In my condition, I didn't have the strength to tell her why she was wrong.
When she heard the strangling noises I made instead of conversation, she leaned over the bed. Her fingers stroked my face, running gently around the marks Gail Harmon had made on my cheeks. "Mick Axbrewder," she said, even though no one calls me Mick, not even her, "you look awful." I couldn't focus my eyes on her face, but her voice had a damp blurred sound, like tears. "I did this to you."

That didn't make sense. With an effort, I twisted my croaking until it sounded a bit more like words.
"Where am I?"
"Don't worry about it." She tried to be comforting. Maybe she even tried to smile. "You've done enough for one night. Everything is taken care of. Just relax and get some rest."
I persisted. What else could I do? "What time is it?"
"Late. You got out of surgery half an hour ago. You were lucky again. Anybody else would be dead by now. Or have their internal organs seriously damaged. Not you. That slug just tore up your guts a bit."

She sounded brittle and lonely, like a woman standing on the edge of a wasteland. But she fought to put a good face on it.
"The doctor told me more than I wanted to know. Somehow the slug missed your lungs, your kidneys, and your liver. And it didn't hit bone going in, so it didn't mushroom. You're in surprisingly good shape. You'll hurt like hell for a while. Then you'll be all right."
Damn woman. She couldn't possibly know what I was thinking about, but she still wouldn't give me a straight answer. For a minute there, frustration and pain made me so mad I wept.

She leaned on the rail of the bed, holding one of my forearms with her good hand. "Brew," she said softly, "I'm so sorry. This is my fault. I was so fucking determined to prove you were wrong about the driver of that Cadillac. I needed to believe Haskell was still lying. I couldn't think about anything else. So I set you up to get shot at point-blank range."
Her voice bit in like the edge of a saw, ripping across the grain of her self-respect. Luckily, I still couldn't focus on her face clearly. God knows how bad she looked.
"When I saw Estobal there and he started shooting--when you went down--
"We should never have taken this case."

Well, maybe. But it didn't matter. I was running out of time. And I didn't know how to get through to her. And one of those IVs fed stuff into my veins that made me want to sleep for three or four weeks. So far the pain was all that kept me awake--and that had started to fade.

I tried again. "Where am I?"
She didn't seeem to hear me. "I used to think I was tough," she mumured, far away with hurt. "Mentally, not physically. I used to think my mind could stand anything. I never knew I was so dependent on my hands. When I finally understood I was never going to get my hands back, and the best I could hope for was a prosthetic device that made me look like I was only half human, not a person at all, never mind how I looked as a woman--"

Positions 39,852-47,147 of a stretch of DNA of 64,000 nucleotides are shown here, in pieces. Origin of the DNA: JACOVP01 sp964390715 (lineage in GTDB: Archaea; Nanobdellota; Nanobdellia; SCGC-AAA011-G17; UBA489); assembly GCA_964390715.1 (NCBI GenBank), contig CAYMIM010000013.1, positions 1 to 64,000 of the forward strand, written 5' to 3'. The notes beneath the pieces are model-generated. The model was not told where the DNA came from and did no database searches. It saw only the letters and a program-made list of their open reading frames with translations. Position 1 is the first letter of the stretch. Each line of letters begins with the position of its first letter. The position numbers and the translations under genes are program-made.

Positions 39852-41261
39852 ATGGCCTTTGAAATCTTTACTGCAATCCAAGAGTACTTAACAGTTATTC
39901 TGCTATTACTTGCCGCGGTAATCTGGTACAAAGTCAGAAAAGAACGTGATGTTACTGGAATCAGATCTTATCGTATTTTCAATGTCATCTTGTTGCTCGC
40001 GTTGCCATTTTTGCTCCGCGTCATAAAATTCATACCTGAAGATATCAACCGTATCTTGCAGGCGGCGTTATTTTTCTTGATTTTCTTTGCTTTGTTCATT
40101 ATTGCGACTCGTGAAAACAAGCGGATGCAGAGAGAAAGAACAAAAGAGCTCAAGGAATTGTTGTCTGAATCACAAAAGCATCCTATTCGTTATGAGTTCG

She caught herself, the words like barbs in her throat. "Something went out of me. Whatever it was that held me together. And I discovered I wasn't tough at all. I've been using you to carry me ever since." Softly she swore at herself--vicious, down-to-the-marrow curses, swearing to hold back the grief. "We never should've taken this case."

I wanted to scream at her. Silly of me. I didn't have the stomach for it. The whole situation was getting away from me. Hell, even consciousness was getting away from me. I could hardly remember what was so important to me.
As clearly as I could, I croaked, "I don't care about that. What time is it?"

Her reaction sent a quiver through my bed. Pieces of something wet landed on my face, trickled down my cheeks. "Fuck you, Axbrewder," she said stifffly. But then she softened. She stroked my face again, spreading the wet around. "Ah, hell. They've got you so doped up, you probably can't understand a word I say. We'll talk about it later."

That was a lie, and I knew it. The loss in her voice made it obvious. She would never talk about this again.


I liked this book even better than the first, as we get more knowledge of the main characters and there's several interesting side characters to meet (like would-be one-man-army Mace Novick--what a crazy).

A lot of the interactions between characters in this book were both enjoyable and believable. What was unbelievable was Brew taking out all his IVs and leaving the hospital near midnight with the help of Pablo's father to find information about Pablo's killer from two drunks in a snowy downtown park. That was just too much (but I admit it kept me reading). Heh-heh, I kept thinking, "Brew, you NUT, you should be in bed for the next few weeks!"
But yeah, it's heroic.
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PostPosted: Tue Feb 04, 2020 7:30 am    Post subject: Reply with quote

I recently discovered a UK hardcover edition of this novel, published by Collins. That's now three UK editions I have - the hardcover (Collins) and the trade and mass market paperbacks (both Fontana).

I'm hoping to eventually own all the UK editions of the Reed Stephens novels, but some of them are hard to find or quite expensive.

(I quite like the stories, too)